Friday, April 30, 2010

Photos from Science-Engineering-Technology Congressional Visit Day

I'll post later about my thoughts on Congressional Visits Day. Here are some photos.

Professor Craig Wheeler (Texas-Austin), Congressman Vernon Ehlers (R-MI), and Anita Krishnamurthi (AAS Policy Fellow).

The AAS group also met with OMB program examiners.

Tuesday, April 27, 2010

President Obama welcomes the New York Yankees

President Obama welcomed the New York Yankees to the White House to honor their 27th World Series title:

[F]or the millions of Yankees fans in New York and around the world who bleed blue, nothing beats that Yankee tradition: 27 World Series titles; 48 Hall of Famers -- a couple, I expect, standing behind me right now. From Ruth to Gehrig, Mantle to DiMaggio, it’s hard to imagine baseball without the long line of legends who’ve worn the pinstripes. Last season, this team continued that legacy, winning 103 games and leaving no doubt who was the best team in baseball.

But what people tend to forget -– especially after watching their teams lose -– is that being a Yankee is as much about character as it is about performance; as much about who you are as what you do. Being successful in New York doesn’t come easy, and it’s not for everybody. It takes a certain kind of player to thrive in the pressure cooker of Yankee Stadium -– somebody who is poised and professional, and knows what it takes to wear the pinstripes. It takes somebody who appreciates how lucky he is, and who feels a responsibility for those who are less fortunate.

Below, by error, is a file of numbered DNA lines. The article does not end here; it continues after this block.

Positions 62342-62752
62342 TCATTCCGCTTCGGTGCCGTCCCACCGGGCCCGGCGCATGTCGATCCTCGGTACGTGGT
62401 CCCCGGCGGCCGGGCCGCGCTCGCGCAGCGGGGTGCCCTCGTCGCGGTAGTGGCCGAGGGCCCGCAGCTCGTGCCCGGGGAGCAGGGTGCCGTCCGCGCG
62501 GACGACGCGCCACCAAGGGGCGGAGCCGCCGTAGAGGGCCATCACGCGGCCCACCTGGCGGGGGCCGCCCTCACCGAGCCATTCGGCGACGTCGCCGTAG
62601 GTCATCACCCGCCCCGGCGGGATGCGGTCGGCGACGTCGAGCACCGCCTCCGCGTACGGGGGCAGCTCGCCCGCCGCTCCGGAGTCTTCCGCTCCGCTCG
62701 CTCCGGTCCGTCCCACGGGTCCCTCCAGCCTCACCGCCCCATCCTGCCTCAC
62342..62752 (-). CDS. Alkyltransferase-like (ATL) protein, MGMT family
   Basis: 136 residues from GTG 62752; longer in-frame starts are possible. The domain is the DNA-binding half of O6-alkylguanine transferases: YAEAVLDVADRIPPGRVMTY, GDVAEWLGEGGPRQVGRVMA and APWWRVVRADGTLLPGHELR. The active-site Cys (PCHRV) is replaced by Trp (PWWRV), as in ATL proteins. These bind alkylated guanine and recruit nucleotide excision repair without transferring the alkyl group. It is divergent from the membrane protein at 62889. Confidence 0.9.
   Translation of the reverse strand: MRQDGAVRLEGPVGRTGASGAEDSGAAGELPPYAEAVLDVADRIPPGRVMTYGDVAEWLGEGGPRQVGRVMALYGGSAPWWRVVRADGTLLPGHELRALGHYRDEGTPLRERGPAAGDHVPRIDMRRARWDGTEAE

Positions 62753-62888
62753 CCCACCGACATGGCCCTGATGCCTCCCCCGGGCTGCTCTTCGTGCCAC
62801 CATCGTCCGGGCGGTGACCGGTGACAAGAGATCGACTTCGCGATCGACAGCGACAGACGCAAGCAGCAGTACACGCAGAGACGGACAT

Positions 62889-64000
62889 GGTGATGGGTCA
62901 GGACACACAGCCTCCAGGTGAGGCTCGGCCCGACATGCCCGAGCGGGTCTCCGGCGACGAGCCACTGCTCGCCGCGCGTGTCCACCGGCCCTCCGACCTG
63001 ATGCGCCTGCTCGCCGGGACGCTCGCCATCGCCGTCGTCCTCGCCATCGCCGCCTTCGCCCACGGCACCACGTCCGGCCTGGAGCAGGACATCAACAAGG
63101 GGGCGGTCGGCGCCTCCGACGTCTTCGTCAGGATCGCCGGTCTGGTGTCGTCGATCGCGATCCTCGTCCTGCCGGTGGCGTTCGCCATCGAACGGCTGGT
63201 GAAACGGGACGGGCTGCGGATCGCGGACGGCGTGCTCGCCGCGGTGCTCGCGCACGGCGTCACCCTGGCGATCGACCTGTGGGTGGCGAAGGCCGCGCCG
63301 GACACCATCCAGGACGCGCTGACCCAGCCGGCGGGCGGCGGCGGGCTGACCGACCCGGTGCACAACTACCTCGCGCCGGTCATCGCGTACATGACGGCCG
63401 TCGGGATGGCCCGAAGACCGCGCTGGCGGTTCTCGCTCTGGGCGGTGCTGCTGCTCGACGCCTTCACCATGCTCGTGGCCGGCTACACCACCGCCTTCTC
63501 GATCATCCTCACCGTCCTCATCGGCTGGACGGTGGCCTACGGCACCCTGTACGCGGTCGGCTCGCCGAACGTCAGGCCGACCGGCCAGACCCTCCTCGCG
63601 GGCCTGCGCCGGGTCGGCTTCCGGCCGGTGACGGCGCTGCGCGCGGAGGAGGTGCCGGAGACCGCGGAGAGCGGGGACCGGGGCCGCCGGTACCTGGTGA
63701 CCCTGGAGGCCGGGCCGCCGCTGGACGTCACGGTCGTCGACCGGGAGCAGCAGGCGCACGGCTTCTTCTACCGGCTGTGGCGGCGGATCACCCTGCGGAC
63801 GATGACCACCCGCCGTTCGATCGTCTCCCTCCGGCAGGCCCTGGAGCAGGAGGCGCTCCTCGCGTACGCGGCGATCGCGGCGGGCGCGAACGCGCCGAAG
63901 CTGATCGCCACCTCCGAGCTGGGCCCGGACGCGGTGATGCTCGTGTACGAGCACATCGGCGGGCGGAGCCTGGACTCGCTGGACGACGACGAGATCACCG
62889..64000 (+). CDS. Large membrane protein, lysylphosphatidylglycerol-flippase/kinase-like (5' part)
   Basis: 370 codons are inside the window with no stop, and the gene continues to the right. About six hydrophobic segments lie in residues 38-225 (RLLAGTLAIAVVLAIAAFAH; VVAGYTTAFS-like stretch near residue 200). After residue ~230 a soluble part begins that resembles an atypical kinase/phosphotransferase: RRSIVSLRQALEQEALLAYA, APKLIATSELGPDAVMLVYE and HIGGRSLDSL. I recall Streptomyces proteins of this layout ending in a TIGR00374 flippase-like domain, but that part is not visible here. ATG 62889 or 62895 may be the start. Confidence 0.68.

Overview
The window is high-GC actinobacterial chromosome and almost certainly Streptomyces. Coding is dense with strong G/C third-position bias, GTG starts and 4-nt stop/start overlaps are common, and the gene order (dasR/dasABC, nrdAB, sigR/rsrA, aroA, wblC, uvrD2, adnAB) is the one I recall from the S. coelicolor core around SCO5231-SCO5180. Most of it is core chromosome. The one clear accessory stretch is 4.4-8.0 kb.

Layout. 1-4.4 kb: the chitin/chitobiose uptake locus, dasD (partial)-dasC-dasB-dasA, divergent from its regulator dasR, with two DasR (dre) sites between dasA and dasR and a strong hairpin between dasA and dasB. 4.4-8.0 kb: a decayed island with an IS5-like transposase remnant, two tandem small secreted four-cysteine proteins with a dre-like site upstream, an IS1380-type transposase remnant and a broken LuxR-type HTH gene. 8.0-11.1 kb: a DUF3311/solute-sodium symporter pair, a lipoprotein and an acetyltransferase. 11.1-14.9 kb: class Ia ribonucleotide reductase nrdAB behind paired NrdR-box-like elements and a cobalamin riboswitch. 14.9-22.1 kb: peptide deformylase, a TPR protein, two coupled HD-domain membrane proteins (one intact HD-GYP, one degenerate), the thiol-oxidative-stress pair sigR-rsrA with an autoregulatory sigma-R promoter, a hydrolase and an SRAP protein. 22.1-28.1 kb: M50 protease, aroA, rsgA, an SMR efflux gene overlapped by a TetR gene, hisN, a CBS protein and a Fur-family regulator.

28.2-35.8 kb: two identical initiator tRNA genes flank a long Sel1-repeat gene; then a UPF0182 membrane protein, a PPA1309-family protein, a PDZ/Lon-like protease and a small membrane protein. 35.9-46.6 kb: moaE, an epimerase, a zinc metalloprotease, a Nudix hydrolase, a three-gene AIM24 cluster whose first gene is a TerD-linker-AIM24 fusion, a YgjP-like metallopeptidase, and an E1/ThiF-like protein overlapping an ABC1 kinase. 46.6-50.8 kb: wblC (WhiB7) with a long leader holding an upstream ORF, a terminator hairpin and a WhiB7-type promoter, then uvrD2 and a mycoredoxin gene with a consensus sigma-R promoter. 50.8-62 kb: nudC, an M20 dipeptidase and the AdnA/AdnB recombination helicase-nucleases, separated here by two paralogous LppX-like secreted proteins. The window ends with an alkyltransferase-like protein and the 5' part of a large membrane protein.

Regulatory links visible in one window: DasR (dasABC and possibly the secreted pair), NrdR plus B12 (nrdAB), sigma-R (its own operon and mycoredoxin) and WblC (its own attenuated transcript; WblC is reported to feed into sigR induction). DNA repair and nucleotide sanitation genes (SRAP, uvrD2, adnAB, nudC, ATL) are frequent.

As for me, I have now seen seven World Series victories under Presidents Carter, Clinton and Obama and four losses under Presidents Ford, Reagan, and Bush. It's very fortunate and I thank all the Yankees and George Steinbrenner for valuing victories over profits.

Imagine seeing the Jets visit the White House. I hope to someday.

Sunday, April 25, 2010

Counting M dwarfs in the Digital Sky Survey Era

When I started in astronomy, we were publishing luminosity functions for M dwarfs based on a few photographic sky survey plates. That is, we would count hundreds or perhaps a few thousand stars in a few hundred square degrees. This was just the 1990's, not that long ago. I was reflecting on how quickly things have changed. Here's John Bochanski et al.'s new paper on Sloan Digital Sky Survey K and M dwarfs:

The analysis incorporates ~15 million low-mass stars

I was really taken by their Figure 13 where you see how beautifully they can measure how the density of stars drops above the Galactic Plane (that distance is called Z here) and radial distance from the Galactic Center (R).